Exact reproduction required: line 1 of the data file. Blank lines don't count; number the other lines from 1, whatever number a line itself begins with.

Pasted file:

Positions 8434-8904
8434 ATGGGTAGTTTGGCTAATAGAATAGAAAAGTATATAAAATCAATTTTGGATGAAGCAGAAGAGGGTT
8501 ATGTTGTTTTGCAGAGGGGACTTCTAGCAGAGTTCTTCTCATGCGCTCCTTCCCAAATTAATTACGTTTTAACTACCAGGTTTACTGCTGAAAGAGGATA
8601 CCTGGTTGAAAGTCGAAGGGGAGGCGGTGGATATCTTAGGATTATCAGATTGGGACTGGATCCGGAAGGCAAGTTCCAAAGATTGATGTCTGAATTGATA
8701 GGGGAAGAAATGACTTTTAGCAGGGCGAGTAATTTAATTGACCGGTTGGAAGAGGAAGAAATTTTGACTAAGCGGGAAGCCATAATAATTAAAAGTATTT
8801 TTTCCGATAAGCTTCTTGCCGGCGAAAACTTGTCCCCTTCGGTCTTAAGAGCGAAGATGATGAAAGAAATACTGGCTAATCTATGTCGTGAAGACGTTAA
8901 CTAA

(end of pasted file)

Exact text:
Positions 8434-8904